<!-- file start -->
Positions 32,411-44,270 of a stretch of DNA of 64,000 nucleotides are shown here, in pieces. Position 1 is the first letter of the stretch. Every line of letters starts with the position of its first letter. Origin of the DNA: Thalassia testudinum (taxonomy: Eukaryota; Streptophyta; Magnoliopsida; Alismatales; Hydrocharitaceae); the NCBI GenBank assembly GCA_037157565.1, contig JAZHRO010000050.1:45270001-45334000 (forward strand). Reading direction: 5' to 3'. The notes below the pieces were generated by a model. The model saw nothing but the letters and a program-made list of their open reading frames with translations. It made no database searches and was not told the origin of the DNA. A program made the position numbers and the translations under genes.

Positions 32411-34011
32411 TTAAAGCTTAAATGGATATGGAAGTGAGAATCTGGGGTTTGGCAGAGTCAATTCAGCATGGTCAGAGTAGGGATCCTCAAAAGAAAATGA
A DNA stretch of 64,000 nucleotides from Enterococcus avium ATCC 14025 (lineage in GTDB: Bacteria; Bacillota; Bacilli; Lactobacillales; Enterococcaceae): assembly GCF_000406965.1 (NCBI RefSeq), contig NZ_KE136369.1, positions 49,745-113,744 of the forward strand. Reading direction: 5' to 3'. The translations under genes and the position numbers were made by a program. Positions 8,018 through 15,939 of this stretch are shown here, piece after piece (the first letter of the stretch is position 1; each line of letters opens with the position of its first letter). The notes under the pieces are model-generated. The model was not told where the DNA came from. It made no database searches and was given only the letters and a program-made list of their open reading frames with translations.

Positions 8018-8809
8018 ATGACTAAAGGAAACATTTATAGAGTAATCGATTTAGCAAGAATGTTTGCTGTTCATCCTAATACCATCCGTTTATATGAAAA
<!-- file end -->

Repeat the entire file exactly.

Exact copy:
Positions 32,411-44,270 of a stretch of DNA of 64,000 nucleotides are shown here, in pieces. Position 1 is the first letter of the stretch. Every line of letters starts with the position of its first letter. Origin of the DNA: Thalassia testudinum (taxonomy: Eukaryota; Streptophyta; Magnoliopsida; Alismatales; Hydrocharitaceae); the NCBI GenBank assembly GCA_037157565.1, contig JAZHRO010000050.1:45270001-45334000 (forward strand). Reading direction: 5' to 3'. The notes below the pieces were generated by a model. The model saw nothing but the letters and a program-made list of their open reading frames with translations. It made no database searches and was not told the origin of the DNA. A program made the position numbers and the translations under genes.

Positions 32411-34011
32411 TTAAAGCTTAAATGGATATGGAAGTGAGAATCTGGGGTTTGGCAGAGTCAATTCAGCATGGTCAGAGTAGGGATCCTCAAAAGAAAATGA
A DNA stretch of 64,000 nucleotides from Enterococcus avium ATCC 14025 (lineage in GTDB: Bacteria; Bacillota; Bacilli; Lactobacillales; Enterococcaceae): assembly GCF_000406965.1 (NCBI RefSeq), contig NZ_KE136369.1, positions 49,745-113,744 of the forward strand. Reading direction: 5' to 3'. The translations under genes and the position numbers were made by a program. Positions 8,018 through 15,939 of this stretch are shown here, piece after piece (the first letter of the stretch is position 1; each line of letters opens with the position of its first letter). The notes under the pieces are model-generated. The model was not told where the DNA came from. It made no database searches and was given only the letters and a program-made list of their open reading frames with translations.

Positions 8018-8809
8018 ATGACTAAAGGAAACATTTATAGAGTAATCGATTTAGCAAGAATGTTTGCTGTTCATCCTAATACCATCCGTTTATATGAAAA